We reviewed the Galaxy Note from Samsung. People liked it. People hated it. Some thought it was too big. Others thought it was the perfect size. Whatever people thought (and by “people”, I mean us, the tech press) consumers bought into it, and Samsung has sold millions. So, fast forward to an extravagant press event in New York City, first calling out to the press and then the public, to come and celebrate the coming launch of the Galaxy Note II — a bigger, faster, and better looking successor.
And you know what? In this case, the sequel is better than the original. In fact, it’s the best Android smartphone I have ever used.
Price as Reviewed: $299 on AT&T, on a new 2-year contract; also on Sprint, Verizon, and T-Mobile.
The Pros Of Using It
The Samsung Galaxy Note II is all about numbers. Big numbers. A 1.6GHz quad-core Samsung Exynos processor, 2GB of RAM, a 5.5-inch Super AMOLED HD screen, a bigger S pen, a large 3,100mAh battery, Android 4.1 Jelly Bean with Samsung’s Touchwiz interface, and an amazing 4G LTE reception on Verizon and AT&T in New York City.
All of this translates to all of the pros that we saw in the original Galaxy Note and the Galaxy S III. It’s basically a bigger GS3, but with the advantage of the S pen, and on top of that, astounding battery life. Anecdotal-speaking, I could run the Note II all day long with Twitter, Gmail, Google Now, Chrome, and Instagram, with auto-brightness and GPS off, for nearly an entire day. And it’s a very good feeling to know that I can head outside with a device, without the constant thought of it running out of battery.
Performance-wise? The fastest Android phone I’ve tested. Faster than the American Galaxy S III — which is confined to a 1.5GHz dual-core processor — and with the latest version of Android 4.1, which includes Google Now and the Project Butter experiment (keeps the software running at a constant 60FPS) it really is like having a tablet in the palm of your hand — or hands, if it can’t fit into one of them. Thankfully however, the Galaxy Note II has a thinner body, but is slightly taller, so you do the math; it’s actually easier to hold than the original — it almost feels normal, unless you put it against your face. Of course, you still could get a cramp by holding it for too long, but my hands can wield it easily, at 16-years-old.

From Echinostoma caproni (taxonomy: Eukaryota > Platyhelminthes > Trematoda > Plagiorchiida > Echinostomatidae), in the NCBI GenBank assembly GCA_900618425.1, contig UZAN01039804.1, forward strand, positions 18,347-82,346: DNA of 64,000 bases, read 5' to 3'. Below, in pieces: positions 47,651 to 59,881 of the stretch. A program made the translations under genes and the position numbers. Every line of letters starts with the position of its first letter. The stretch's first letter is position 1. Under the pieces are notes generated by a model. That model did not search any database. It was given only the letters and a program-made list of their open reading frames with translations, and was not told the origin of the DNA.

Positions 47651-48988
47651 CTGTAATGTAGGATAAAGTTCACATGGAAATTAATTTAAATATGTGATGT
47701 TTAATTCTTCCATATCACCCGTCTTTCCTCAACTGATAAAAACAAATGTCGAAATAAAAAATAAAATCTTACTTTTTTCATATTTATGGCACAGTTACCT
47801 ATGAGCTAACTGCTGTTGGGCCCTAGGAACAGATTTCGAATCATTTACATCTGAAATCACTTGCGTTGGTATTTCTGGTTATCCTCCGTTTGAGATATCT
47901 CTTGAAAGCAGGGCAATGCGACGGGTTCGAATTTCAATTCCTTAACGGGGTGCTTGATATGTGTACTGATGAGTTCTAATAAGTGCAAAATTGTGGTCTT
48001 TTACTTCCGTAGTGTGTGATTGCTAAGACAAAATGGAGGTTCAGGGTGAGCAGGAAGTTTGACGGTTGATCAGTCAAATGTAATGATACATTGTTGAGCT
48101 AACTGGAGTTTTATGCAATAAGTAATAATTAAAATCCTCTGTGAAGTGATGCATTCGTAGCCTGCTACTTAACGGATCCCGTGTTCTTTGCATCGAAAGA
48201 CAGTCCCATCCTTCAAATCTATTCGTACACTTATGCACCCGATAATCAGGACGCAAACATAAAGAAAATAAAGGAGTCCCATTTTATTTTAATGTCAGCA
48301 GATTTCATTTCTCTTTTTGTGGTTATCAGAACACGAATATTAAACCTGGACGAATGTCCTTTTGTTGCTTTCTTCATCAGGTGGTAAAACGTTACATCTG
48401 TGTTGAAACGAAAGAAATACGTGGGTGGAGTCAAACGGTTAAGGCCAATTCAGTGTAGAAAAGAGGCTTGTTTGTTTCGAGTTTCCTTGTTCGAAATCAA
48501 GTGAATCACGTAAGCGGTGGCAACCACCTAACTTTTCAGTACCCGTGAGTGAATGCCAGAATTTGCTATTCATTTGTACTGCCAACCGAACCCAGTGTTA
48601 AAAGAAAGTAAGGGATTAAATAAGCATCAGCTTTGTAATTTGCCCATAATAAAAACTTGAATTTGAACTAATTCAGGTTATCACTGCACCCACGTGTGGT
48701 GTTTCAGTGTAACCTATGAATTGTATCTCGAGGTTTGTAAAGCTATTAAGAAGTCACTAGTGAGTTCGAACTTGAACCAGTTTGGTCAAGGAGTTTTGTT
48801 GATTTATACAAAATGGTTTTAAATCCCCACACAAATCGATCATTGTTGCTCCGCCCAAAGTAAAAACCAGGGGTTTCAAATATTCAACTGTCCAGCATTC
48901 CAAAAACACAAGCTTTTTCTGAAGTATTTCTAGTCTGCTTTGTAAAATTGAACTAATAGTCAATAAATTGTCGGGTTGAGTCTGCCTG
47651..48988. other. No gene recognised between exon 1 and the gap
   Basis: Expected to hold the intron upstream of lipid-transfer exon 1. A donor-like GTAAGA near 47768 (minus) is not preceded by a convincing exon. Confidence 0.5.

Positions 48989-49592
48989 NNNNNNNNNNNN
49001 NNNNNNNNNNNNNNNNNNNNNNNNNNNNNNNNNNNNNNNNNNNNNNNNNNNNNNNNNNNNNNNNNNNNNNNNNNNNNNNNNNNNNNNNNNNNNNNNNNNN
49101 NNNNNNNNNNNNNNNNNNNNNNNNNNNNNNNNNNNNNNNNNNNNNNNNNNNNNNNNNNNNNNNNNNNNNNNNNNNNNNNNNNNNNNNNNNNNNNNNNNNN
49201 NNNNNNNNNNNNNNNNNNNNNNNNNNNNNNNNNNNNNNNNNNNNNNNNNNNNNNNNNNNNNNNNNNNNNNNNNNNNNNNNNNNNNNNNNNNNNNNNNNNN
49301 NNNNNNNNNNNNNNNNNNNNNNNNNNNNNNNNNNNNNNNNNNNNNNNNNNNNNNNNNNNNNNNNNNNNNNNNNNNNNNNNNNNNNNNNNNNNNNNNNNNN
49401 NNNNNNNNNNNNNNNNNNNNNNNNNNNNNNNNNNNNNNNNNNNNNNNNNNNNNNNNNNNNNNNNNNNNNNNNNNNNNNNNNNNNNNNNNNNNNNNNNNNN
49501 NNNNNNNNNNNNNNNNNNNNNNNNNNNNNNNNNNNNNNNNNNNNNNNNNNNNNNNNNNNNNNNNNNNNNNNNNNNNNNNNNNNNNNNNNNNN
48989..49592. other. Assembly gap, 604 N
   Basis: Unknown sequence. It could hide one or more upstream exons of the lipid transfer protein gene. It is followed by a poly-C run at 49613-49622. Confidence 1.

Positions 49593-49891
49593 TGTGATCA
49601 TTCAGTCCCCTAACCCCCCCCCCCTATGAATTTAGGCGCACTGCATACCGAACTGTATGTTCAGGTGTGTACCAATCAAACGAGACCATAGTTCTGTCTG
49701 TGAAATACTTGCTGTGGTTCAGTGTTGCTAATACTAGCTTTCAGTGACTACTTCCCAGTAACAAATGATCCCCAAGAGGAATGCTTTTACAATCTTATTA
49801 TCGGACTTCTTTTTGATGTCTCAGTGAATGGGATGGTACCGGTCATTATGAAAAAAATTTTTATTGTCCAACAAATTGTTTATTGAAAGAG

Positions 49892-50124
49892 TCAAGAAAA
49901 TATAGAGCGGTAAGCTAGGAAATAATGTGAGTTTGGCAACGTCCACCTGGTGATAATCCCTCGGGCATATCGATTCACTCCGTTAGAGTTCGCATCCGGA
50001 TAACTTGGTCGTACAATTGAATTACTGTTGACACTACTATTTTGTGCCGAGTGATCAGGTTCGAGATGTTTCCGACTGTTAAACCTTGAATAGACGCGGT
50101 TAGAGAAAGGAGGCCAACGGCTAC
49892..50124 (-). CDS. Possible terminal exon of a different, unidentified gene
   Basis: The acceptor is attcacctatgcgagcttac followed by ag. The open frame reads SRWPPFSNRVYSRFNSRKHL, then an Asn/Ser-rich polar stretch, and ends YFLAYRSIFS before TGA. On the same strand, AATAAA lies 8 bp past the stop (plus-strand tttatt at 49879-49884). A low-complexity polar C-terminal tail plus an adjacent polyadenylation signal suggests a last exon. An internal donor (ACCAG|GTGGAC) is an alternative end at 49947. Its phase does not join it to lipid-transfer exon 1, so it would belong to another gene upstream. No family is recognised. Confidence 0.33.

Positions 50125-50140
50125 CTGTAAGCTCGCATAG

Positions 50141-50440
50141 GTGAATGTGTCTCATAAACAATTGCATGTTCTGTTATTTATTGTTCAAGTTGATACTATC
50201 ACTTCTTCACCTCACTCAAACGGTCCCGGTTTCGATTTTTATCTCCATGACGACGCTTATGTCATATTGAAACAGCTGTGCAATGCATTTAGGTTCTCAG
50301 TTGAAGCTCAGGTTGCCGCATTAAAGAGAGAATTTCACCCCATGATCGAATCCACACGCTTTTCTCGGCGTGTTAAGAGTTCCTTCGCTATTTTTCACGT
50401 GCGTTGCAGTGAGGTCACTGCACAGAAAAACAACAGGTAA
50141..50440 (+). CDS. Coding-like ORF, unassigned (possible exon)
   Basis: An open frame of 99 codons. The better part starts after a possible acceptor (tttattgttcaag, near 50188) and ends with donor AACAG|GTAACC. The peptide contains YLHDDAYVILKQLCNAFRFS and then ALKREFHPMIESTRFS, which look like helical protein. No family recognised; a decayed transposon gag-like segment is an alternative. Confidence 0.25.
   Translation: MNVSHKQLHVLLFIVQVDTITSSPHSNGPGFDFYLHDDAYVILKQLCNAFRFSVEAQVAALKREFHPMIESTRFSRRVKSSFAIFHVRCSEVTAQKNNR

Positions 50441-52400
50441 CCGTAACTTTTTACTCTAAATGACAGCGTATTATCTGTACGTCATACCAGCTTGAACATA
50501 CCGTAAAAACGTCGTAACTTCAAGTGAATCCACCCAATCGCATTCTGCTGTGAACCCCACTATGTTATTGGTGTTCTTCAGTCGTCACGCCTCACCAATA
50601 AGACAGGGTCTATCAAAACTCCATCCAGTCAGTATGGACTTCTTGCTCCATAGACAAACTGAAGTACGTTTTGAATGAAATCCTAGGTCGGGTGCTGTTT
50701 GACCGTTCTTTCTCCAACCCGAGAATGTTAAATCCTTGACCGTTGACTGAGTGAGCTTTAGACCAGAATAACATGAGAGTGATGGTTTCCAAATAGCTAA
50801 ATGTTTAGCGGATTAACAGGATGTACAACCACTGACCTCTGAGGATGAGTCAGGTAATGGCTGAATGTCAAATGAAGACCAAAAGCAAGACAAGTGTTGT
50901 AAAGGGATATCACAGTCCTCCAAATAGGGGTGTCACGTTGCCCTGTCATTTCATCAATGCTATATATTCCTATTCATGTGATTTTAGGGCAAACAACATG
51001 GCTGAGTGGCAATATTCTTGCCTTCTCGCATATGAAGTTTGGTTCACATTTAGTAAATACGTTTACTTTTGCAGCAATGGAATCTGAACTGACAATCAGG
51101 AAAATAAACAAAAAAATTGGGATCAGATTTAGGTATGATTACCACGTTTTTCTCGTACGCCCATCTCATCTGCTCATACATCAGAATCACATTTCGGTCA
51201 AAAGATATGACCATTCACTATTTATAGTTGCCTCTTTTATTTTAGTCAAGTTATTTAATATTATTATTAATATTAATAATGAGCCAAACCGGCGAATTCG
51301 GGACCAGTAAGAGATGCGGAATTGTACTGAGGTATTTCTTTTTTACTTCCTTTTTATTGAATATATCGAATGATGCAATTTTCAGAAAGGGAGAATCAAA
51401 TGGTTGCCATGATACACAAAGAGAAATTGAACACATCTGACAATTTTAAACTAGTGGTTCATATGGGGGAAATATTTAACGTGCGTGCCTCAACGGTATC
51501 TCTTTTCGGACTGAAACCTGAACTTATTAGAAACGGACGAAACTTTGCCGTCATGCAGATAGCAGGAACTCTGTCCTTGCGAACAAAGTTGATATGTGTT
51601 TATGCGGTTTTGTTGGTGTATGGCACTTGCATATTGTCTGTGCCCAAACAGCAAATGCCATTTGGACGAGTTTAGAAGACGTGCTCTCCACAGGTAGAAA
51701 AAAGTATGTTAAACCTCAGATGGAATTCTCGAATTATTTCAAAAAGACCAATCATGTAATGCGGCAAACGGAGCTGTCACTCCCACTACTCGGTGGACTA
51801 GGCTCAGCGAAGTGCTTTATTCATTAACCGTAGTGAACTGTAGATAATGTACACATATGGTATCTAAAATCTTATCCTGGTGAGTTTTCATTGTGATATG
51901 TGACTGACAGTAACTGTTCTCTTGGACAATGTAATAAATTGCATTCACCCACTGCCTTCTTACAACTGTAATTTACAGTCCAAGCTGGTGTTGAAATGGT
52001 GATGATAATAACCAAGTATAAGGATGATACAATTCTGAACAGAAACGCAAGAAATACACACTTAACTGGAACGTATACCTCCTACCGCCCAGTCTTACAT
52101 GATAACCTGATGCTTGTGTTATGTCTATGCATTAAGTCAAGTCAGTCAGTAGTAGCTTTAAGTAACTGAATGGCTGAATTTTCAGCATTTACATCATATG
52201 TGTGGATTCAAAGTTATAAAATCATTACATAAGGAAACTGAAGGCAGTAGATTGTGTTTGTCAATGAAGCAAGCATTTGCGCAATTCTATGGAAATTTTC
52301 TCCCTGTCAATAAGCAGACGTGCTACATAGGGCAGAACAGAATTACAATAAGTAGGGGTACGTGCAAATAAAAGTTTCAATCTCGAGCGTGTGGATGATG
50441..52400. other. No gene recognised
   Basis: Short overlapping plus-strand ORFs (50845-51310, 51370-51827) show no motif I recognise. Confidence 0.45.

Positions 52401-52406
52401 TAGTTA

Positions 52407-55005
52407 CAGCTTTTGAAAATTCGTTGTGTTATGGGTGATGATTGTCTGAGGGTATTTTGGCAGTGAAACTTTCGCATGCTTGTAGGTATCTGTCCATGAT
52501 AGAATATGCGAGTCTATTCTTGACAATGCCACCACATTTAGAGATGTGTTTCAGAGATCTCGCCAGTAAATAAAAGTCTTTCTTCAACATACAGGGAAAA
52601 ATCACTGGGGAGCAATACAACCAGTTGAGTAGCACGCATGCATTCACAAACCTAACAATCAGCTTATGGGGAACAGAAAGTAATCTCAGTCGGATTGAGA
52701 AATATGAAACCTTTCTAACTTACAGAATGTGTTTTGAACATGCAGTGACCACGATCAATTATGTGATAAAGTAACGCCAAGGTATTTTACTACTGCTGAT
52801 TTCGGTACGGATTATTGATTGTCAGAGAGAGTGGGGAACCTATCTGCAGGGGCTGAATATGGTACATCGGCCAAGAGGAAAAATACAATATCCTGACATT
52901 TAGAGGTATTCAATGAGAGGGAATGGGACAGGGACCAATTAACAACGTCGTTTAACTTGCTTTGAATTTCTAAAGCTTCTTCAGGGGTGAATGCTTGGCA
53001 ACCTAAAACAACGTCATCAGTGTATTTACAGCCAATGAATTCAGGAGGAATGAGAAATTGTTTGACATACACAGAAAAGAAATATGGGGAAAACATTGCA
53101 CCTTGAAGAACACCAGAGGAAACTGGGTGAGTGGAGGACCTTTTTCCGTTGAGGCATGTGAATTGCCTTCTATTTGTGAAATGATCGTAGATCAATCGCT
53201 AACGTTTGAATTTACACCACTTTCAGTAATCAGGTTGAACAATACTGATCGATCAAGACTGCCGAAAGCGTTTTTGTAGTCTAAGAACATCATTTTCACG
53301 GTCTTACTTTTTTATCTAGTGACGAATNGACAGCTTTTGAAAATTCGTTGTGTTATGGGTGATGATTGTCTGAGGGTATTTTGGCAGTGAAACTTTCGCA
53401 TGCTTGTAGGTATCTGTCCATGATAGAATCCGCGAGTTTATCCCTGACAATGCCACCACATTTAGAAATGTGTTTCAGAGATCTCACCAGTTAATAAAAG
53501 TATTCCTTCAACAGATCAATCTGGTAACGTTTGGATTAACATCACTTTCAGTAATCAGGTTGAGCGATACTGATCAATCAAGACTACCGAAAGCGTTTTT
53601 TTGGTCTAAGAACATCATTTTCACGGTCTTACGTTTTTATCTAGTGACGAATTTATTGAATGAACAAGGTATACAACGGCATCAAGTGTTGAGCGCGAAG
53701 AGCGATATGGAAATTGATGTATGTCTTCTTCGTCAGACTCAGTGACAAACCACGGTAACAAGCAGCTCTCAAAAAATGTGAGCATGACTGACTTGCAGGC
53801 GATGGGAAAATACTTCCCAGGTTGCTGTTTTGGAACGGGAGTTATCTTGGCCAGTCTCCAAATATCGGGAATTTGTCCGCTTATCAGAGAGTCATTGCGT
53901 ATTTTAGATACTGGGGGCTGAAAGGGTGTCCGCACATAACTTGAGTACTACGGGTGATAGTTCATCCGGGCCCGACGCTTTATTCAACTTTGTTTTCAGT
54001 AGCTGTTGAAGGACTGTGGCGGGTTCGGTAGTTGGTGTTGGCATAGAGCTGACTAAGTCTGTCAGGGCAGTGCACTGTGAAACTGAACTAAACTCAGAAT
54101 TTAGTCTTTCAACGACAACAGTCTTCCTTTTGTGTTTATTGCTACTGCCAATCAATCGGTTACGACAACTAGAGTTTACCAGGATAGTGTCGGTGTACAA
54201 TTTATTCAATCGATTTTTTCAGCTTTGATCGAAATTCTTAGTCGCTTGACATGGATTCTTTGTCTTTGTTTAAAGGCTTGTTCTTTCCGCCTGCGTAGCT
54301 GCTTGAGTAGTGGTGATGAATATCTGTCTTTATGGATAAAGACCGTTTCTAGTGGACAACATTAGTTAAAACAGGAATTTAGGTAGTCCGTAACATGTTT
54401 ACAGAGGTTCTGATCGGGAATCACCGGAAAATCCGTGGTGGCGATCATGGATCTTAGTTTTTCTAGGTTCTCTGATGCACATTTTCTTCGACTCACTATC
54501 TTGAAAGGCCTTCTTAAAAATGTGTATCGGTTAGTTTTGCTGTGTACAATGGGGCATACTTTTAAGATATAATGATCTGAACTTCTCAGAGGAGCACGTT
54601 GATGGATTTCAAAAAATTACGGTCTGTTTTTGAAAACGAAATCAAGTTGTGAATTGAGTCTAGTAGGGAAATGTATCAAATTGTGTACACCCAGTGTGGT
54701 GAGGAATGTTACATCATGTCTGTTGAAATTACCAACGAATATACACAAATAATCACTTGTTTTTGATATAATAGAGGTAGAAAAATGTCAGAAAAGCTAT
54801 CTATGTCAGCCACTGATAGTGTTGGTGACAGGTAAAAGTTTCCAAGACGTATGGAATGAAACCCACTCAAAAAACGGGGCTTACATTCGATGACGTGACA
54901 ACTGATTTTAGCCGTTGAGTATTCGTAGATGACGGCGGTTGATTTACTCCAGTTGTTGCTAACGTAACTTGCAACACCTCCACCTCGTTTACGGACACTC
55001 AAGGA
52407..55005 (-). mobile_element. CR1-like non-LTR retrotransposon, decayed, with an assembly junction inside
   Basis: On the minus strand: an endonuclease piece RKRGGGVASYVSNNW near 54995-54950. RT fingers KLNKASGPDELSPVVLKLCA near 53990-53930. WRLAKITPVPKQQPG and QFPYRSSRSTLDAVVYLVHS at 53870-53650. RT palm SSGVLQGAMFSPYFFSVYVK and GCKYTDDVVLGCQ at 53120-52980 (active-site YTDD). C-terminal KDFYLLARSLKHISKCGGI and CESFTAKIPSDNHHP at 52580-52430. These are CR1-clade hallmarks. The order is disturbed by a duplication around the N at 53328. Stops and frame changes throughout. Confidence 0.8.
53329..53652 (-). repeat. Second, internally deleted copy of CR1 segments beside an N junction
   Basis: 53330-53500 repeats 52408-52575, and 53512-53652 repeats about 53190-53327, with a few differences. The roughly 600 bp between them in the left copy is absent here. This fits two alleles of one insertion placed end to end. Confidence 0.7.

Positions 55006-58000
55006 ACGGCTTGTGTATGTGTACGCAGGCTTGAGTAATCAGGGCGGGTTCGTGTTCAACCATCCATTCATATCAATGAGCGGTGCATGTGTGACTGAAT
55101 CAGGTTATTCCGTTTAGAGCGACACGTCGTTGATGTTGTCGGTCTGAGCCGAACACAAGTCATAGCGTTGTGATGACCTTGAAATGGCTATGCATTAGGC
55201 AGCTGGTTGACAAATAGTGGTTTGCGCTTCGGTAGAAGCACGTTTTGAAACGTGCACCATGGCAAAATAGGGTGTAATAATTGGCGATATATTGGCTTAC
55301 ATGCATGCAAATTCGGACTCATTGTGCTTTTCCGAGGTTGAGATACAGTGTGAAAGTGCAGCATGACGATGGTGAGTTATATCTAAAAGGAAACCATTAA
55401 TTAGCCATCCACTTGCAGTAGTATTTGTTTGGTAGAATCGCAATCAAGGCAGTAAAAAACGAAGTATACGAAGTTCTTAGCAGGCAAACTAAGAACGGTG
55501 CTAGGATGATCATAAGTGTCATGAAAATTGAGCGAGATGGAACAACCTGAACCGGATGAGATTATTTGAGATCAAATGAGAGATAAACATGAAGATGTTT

Camera quality is excellent, sharp, and videos can be recorded in 1080p HD, using the 8MP camera, with the ability to shoot and record, at the same time. Plus there’s HDR and tons of customizations And the S Pen? It’s thicker, and makes so much more sense to use now. It even allows you to scroll while hovering the pen above the screen at the edges — that’s smart technology.
As for Jelly Bean’s speech-to-text and Google Now commands? Heck, it’s way better than Siri, and is faster and more accurate. The refreshed S Note app takes the appearance used on the Note 10.1 tablet, and the result is great: easy note-taking, with a fun interface and lots of options.
Oh, and as for benchmarking? The Note II scored a crazy fast 5,552 in Quadrant Standard, beating the HTC One X, Galaxy Nexus, and similar smartphones.
The Weird Stuff About It
Here’s a weird thing: the resolution from the original note has been downgraded from 1280×800, to 1280×720, with an aspect ratio of 16:10 to 16:9, and dropping the pixels per inch density from 285ppi to 267ppi — both resolutions are actually “Retina” quality, but it’s interesting.
Otherwise, the resolution and lack of great ergonomics is all that makes the Note II lose perfect rating. It has the latest of everything, along with a battery and network that can support it for extended usage.
And of course, it goes without saying that Touchwiz can be too controlling of Jelly Bean, especially when there’s a lot of notifications, something Google built Jelly Bean to do better than any other version of Android that preceded it. There is also one thing that sucks about S Note: the handwriting utility sucks. Just don’t try to write out texts; just type them — drawing and editing is much easier.
After spending time with the Galaxy Note II, I can safely say I’d recommend it — to anyone. It’s up to that person however to figure out if the Note II is just too huge for them at 5.5-inches for the screen size; something like the Galaxy S III’s 4.8-inches or the iPhone 5′s 4-inches may be more suitable for some. But for what it’s worth, Samsung has designed a winning smartphone; the Note II is worthy.